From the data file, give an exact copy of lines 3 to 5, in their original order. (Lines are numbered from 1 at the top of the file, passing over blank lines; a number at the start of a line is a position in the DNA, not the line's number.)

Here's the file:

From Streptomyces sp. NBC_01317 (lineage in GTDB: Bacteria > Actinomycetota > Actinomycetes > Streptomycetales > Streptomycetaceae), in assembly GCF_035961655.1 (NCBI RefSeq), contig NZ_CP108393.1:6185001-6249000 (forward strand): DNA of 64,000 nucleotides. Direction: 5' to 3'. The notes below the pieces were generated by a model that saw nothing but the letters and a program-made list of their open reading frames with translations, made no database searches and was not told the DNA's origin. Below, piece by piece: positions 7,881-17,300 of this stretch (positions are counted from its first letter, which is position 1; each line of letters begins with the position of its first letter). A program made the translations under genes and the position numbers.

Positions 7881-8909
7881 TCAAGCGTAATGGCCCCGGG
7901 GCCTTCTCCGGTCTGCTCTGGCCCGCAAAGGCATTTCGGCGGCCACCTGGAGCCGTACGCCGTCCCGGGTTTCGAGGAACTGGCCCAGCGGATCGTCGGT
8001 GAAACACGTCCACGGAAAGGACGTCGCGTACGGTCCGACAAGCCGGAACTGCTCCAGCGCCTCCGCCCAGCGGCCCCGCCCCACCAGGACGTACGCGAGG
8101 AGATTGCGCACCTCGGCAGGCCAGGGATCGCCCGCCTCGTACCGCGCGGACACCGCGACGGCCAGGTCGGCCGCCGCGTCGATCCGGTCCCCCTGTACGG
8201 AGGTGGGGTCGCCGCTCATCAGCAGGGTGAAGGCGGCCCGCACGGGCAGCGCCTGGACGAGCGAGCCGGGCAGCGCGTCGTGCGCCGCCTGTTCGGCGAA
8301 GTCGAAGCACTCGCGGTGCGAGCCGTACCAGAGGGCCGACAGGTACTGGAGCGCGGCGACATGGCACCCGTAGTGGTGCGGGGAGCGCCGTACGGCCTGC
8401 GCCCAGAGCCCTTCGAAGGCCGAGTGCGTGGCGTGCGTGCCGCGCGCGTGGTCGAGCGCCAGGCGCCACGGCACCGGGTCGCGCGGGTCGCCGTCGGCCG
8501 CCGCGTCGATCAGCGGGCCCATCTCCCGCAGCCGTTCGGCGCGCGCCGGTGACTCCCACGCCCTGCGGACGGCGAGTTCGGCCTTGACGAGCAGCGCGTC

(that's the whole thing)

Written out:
7881 TCAAGCGTAATGGCCCCGGG
7901 GCCTTCTCCGGTCTGCTCTGGCCCGCAAAGGCATTTCGGCGGCCACCTGGAGCCGTACGCCGTCCCGGGTTTCGAGGAACTGGCCCAGCGGATCGTCGGT
8001 GAAACACGTCCACGGAAAGGACGTCGCGTACGGTCCGACAAGCCGGAACTGCTCCAGCGCCTCCGCCCAGCGGCCCCGCCCCACCAGGACGTACGCGAGG